The Islamic State is digging a moat around its biggest stronghold in Iraq, Mosul, in preparation for an expected attack from the Iraqi army and its U.S. partners, and is using oil tankers to construct a wall around the city, which it would set on fire if the Iraqi army gets too close, according to Mosul residents.
The organization is also digging tunnels underneath the city as a means of stopping the army’s advance, shutting down some neighborhoods, and setting bombs. The attack on the city, which ISIS captured two years ago, is planned for next month. It would mark a major turning point in the fight with ISIS, after the Iraqi army regained control of some key ex-ISIS territories.
Al Jazeera quoted the chairman of the Joint Chiefs of Staff in the Iraqi-U.S. coalition general Joe Dunford that “We assess today that the Iraqis will have in early October all the forces marshalled, trained, fielded, equipped that are necessary for operations in Mosul.”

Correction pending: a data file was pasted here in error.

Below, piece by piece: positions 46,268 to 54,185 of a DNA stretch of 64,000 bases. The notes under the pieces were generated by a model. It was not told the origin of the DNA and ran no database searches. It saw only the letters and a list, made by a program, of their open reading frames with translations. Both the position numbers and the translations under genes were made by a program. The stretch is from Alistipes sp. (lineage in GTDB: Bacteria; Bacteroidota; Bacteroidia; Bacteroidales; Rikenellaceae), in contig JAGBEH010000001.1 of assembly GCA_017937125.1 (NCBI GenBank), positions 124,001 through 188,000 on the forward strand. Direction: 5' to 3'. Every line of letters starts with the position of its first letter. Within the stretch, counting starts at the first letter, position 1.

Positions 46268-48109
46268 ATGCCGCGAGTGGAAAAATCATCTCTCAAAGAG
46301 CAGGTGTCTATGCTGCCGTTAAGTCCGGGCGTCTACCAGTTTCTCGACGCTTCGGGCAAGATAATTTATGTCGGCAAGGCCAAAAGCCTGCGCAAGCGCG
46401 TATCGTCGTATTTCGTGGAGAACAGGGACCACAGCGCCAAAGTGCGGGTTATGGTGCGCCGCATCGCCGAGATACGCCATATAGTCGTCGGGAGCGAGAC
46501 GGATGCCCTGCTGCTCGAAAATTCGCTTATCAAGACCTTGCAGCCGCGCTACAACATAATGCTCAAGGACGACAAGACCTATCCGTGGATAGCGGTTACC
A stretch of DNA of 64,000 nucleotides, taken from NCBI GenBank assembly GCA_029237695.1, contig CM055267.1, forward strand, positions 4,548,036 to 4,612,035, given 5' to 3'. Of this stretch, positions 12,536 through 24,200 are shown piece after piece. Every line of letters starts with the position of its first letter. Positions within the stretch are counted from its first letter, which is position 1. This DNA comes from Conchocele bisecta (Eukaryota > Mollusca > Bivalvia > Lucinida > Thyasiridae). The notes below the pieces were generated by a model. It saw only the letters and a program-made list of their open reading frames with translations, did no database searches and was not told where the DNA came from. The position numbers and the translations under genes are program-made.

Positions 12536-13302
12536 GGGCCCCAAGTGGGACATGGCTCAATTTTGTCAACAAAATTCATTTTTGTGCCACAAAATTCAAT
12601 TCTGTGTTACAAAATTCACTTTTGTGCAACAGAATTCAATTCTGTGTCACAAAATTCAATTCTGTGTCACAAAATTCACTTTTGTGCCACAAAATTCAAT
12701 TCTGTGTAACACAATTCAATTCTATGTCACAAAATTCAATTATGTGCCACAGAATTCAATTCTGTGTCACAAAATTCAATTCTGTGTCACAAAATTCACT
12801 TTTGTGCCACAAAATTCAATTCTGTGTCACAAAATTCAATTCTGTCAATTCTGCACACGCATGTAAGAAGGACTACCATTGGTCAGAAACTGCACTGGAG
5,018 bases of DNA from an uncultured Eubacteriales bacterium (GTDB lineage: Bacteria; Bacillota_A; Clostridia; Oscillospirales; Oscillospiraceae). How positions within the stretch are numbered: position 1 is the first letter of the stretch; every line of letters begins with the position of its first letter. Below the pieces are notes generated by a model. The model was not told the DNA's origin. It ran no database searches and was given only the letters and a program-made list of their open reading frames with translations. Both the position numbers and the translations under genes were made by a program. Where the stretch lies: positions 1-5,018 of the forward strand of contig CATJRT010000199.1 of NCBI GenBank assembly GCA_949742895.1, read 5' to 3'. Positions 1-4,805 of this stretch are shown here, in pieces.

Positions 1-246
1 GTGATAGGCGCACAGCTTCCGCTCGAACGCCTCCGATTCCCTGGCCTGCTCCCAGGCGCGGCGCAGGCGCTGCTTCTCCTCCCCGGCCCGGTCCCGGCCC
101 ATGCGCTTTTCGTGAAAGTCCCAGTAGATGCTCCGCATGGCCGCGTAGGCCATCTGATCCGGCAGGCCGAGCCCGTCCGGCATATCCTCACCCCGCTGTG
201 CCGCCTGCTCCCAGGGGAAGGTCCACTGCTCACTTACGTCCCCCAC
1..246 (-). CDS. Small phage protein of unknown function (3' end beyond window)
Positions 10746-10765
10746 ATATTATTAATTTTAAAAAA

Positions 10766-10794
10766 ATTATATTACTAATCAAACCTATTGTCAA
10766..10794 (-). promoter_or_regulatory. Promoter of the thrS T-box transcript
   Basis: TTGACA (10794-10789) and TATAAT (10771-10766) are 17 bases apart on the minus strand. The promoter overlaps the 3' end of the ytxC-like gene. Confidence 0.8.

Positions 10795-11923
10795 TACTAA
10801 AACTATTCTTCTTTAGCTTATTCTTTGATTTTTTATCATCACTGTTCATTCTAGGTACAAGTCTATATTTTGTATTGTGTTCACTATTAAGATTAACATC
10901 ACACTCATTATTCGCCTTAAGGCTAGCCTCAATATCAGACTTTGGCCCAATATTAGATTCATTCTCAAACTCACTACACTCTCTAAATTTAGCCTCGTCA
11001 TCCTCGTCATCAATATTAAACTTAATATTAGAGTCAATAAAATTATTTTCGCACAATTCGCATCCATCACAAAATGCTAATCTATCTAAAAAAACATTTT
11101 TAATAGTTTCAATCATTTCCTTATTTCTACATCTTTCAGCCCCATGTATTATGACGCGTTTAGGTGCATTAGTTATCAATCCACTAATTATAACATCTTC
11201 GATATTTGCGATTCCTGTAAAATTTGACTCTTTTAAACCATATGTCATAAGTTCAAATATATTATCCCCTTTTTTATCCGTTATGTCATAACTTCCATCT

Recently, parts of a Mosul university student’s diary were released by the BBC, offering a rare glimpse into the everyday life of people in Mosul after ISIS took over.
Earlier this week the Iraqi forces launched an attack on a Shirqat, another northern Iraqi city held by the Islamic State, which is seen as an important stepping stone before the attack on Mosul. So far, the army has regained control over 12 villages around Shirqat and is advancing towards the center of the city.